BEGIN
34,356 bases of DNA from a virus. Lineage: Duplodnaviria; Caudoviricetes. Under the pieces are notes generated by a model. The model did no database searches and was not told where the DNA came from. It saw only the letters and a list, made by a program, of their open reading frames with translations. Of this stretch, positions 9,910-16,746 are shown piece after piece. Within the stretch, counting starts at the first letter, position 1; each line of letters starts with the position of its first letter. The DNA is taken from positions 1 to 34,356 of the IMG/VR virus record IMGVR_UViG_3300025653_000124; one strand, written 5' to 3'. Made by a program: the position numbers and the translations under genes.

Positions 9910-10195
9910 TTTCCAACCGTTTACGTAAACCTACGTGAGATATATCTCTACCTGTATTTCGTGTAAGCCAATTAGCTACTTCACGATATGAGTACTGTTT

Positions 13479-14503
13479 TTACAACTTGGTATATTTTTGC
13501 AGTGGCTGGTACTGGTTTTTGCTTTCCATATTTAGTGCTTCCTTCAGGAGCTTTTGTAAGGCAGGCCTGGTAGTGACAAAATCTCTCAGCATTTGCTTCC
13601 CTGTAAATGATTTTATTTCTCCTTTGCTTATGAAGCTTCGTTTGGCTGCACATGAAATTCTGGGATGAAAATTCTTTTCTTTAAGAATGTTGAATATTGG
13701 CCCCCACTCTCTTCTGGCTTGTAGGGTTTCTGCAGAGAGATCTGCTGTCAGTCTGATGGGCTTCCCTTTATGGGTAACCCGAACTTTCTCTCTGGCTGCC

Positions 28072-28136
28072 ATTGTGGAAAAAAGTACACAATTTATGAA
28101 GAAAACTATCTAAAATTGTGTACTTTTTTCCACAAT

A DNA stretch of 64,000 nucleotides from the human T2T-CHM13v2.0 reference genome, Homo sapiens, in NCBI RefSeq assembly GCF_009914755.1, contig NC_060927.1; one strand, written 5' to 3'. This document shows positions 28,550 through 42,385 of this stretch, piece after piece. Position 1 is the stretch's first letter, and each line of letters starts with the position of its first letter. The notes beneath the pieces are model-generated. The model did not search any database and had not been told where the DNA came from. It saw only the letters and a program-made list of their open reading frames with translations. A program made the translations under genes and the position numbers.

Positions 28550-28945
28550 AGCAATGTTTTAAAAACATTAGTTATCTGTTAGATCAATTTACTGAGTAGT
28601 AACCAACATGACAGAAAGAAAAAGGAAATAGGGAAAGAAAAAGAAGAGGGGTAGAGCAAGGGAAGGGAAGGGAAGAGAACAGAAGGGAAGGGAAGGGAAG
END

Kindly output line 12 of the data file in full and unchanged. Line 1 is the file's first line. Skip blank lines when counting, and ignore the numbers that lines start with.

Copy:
A DNA stretch of 64,000 nucleotides from the human T2T-CHM13v2.0 reference genome, Homo sapiens, in NCBI RefSeq assembly GCF_009914755.1, contig NC_060927.1; one strand, written 5' to 3'. This document shows positions 28,550 through 42,385 of this stretch, piece after piece. Position 1 is the stretch's first letter, and each line of letters starts with the position of its first letter. The notes beneath the pieces are model-generated. The model did not search any database and had not been told where the DNA came from. It saw only the letters and a program-made list of their open reading frames with translations. A program made the translations under genes and the position numbers.